New York welcomes Earth Day with $8 tax on cars entering Manhattan

Mon, 2007-04-23 11:42Bill Miller
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New York welcomes Earth Day with $8 tax on cars entering Manhattan

Mayor Bloomberg framed the proposal in a chilling scenario that would see one million new people descend on the city by 2030, bringing more carbon emissions, new housing shortages and creating a gridlocked hellhole that would make today’s traffic jams look like a Sunday afternoon drive in the country.

Bloomberg figures the move to congestion pricing with the $8 levy could generate more than $500 million a year. Similar steps have been taken in Singapore, Stockholm and London.

Not everyone has New York’s advantages – a compact city with an extensive and comprehensive mass-transit system, though it, too, is struggling with relentless growth in a nation where the population doubles every 40 years and is headed for one billion by the end of this century. Many cities – Los Angeles springs to mind – have even dismantled mass transit to encourage car use.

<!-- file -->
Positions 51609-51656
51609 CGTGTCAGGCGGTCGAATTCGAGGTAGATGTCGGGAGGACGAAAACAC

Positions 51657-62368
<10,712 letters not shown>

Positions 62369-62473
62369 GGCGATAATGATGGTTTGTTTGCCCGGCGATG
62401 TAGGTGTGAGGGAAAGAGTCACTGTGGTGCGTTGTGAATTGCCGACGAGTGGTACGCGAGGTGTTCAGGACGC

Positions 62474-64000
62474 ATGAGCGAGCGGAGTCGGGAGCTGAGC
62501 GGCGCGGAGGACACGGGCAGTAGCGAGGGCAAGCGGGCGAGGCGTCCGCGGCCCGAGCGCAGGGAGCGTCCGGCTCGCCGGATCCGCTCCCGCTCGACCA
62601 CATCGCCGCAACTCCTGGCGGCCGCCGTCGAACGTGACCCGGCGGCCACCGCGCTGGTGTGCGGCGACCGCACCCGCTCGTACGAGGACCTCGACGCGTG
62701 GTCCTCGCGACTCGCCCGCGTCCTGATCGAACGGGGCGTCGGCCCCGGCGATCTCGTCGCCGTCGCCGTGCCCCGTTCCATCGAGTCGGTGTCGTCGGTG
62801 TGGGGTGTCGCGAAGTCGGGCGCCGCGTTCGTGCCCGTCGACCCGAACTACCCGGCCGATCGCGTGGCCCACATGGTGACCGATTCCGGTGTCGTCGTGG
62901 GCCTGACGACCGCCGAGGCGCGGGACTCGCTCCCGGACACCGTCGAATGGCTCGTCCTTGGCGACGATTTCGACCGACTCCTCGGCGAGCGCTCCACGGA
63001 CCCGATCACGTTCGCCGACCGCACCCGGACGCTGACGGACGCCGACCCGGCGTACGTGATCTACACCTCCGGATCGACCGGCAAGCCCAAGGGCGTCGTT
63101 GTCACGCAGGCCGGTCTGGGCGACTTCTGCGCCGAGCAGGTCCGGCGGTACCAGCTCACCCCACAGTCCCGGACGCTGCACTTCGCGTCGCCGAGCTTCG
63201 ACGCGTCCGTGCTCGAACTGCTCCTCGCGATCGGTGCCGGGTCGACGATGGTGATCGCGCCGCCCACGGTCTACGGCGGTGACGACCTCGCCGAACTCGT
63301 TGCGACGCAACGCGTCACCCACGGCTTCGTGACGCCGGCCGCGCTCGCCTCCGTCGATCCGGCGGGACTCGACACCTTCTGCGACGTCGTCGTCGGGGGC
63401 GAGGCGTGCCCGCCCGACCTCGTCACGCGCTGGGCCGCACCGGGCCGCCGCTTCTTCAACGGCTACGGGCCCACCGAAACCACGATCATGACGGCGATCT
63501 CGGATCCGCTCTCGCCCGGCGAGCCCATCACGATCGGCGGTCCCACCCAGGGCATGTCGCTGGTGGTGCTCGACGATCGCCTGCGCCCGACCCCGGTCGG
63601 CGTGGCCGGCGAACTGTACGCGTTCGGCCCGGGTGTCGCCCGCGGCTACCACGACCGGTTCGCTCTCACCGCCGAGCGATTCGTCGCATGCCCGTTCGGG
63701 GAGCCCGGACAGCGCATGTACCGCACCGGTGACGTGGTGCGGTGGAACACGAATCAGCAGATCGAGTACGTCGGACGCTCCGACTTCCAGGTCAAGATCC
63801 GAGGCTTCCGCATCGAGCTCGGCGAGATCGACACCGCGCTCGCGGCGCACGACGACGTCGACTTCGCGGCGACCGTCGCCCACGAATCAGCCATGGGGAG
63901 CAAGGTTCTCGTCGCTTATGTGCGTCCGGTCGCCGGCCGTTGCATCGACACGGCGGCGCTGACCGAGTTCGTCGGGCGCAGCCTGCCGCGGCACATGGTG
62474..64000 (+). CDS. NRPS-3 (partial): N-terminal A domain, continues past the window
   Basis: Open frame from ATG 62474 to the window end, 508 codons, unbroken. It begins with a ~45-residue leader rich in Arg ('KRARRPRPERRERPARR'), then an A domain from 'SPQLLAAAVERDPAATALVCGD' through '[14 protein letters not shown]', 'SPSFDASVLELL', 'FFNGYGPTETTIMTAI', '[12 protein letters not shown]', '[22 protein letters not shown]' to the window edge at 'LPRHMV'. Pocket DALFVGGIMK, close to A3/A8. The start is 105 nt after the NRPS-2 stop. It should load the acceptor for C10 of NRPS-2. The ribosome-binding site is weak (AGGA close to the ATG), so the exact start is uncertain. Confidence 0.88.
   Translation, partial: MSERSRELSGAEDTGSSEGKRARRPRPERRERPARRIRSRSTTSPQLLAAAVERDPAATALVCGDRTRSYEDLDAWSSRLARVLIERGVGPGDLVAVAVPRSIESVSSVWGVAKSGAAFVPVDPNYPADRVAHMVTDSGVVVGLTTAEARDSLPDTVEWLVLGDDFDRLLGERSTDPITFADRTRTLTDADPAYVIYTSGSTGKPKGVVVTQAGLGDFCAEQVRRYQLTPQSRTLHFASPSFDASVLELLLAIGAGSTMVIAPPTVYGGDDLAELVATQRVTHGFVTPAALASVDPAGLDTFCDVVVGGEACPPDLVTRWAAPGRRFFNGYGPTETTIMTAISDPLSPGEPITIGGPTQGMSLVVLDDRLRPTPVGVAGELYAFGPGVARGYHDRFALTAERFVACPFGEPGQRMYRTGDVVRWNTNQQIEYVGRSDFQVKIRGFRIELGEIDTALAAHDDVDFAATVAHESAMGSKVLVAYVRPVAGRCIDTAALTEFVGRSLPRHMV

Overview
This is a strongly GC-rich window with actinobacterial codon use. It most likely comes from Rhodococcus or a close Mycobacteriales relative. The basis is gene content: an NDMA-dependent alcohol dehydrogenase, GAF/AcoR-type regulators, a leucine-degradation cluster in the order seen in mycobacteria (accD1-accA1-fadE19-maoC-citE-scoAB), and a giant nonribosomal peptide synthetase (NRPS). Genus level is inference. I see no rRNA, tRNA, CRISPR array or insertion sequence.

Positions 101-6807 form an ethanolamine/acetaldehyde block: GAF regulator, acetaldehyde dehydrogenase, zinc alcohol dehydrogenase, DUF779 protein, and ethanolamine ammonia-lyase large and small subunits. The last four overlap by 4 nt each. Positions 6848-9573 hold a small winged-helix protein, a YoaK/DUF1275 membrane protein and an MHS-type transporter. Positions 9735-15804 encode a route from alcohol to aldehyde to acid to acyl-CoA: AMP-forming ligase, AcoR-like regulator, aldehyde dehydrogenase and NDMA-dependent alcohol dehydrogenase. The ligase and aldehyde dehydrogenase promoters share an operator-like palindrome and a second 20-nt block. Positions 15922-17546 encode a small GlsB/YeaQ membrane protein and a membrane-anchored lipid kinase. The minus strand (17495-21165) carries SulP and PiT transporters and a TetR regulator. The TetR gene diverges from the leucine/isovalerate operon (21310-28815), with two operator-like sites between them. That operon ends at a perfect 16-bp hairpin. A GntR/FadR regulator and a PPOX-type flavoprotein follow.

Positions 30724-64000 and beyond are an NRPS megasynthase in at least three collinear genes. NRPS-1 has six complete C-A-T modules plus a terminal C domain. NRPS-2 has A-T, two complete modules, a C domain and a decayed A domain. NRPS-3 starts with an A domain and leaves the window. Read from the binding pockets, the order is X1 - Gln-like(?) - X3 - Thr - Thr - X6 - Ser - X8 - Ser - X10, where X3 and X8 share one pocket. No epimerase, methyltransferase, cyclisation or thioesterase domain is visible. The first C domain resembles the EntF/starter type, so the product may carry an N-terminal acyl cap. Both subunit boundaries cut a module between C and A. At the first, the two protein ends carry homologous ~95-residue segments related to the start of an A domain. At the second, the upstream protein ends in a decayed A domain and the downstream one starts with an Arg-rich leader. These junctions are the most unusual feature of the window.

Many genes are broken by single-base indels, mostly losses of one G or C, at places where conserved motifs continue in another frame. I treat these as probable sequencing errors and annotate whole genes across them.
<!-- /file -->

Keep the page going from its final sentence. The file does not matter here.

The Times applauded Bloomberg’s proposal, then urged him and other public officials to take care the money goes to improve public transit in the outer boroughs, especially for those who will need better buses or subways when they leave their autos behind.

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Every good magician knows that the key to success is misdirecting the audience. You have to draw everyone’s attention away from your ultimate goal in order to perform the trick. Politics is no different, and one of the greatest misdirections in recent memory has been pulled off by the fossil fuel industry.

While most of the environmental movement was (rightfully) focusing attention on stopping the Keystone XL tar sands export pipeline from crossing over one of the most vital aquifers in the U.S., the dirty energy industry was quietly building a network of...

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